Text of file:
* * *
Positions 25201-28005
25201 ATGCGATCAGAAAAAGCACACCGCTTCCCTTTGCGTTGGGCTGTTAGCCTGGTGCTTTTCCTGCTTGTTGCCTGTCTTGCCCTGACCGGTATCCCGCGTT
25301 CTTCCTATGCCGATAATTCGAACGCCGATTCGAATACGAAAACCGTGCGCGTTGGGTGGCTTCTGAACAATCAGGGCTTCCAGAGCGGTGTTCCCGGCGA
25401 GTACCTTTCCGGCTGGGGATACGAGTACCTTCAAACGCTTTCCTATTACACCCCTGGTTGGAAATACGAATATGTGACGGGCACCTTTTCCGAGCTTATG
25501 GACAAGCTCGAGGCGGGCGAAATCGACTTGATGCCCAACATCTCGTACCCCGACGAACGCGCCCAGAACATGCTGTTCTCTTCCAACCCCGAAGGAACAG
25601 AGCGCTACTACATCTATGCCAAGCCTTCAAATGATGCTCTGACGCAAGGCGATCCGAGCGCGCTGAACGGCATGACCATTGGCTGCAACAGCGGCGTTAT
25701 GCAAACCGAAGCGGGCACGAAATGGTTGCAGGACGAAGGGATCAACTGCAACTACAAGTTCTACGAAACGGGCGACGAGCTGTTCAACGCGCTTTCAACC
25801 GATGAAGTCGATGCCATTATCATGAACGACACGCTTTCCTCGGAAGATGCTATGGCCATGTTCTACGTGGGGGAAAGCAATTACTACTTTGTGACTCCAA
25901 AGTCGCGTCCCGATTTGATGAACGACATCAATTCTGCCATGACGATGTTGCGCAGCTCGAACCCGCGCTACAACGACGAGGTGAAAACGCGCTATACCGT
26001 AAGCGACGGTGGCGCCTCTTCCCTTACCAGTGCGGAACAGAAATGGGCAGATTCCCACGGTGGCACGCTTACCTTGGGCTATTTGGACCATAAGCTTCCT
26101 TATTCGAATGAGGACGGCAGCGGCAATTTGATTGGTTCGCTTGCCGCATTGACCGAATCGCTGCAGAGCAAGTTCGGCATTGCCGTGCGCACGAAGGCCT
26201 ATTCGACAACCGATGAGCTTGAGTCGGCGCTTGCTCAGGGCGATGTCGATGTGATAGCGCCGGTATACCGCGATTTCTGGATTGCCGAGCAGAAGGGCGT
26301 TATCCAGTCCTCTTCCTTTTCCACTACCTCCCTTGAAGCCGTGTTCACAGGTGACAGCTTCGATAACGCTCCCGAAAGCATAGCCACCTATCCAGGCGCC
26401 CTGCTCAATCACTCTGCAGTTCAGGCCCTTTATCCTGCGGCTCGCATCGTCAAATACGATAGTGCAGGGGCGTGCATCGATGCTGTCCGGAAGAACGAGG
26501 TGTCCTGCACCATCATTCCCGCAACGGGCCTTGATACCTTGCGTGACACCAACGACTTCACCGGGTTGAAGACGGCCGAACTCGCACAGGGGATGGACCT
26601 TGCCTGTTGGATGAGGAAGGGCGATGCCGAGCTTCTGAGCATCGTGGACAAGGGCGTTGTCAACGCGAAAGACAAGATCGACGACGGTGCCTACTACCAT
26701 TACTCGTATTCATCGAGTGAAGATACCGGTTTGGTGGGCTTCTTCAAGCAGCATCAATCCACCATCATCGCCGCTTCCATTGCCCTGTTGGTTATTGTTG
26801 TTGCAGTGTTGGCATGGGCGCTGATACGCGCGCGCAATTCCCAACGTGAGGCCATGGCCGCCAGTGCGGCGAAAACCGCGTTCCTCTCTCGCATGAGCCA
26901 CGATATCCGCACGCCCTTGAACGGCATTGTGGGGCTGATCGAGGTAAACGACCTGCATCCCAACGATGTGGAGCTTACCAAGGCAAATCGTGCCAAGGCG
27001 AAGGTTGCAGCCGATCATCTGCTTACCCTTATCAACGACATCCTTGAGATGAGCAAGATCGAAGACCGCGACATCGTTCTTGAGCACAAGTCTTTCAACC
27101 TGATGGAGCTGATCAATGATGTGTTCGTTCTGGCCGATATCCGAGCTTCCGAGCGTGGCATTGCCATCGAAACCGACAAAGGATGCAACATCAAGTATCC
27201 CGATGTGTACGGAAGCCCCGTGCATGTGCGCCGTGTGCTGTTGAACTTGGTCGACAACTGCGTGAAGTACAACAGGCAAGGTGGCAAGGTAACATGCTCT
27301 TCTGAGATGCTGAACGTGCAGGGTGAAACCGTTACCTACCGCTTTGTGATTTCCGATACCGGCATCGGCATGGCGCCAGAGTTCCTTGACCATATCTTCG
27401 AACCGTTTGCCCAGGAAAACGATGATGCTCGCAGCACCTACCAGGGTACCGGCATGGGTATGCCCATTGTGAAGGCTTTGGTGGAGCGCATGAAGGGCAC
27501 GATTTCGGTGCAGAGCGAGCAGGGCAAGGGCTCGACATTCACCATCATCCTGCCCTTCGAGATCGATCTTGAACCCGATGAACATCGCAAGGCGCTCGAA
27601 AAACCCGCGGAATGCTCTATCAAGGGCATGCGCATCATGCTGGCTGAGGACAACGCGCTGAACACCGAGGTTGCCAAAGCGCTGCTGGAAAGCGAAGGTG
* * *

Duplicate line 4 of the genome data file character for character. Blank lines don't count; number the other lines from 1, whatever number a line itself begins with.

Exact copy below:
25401 GTACCTTTCCGGCTGGGGATACGAGTACCTTCAAACGCTTTCCTATTACACCCCTGGTTGGAAATACGAATATGTGACGGGCACCTTTTCCGAGCTTATG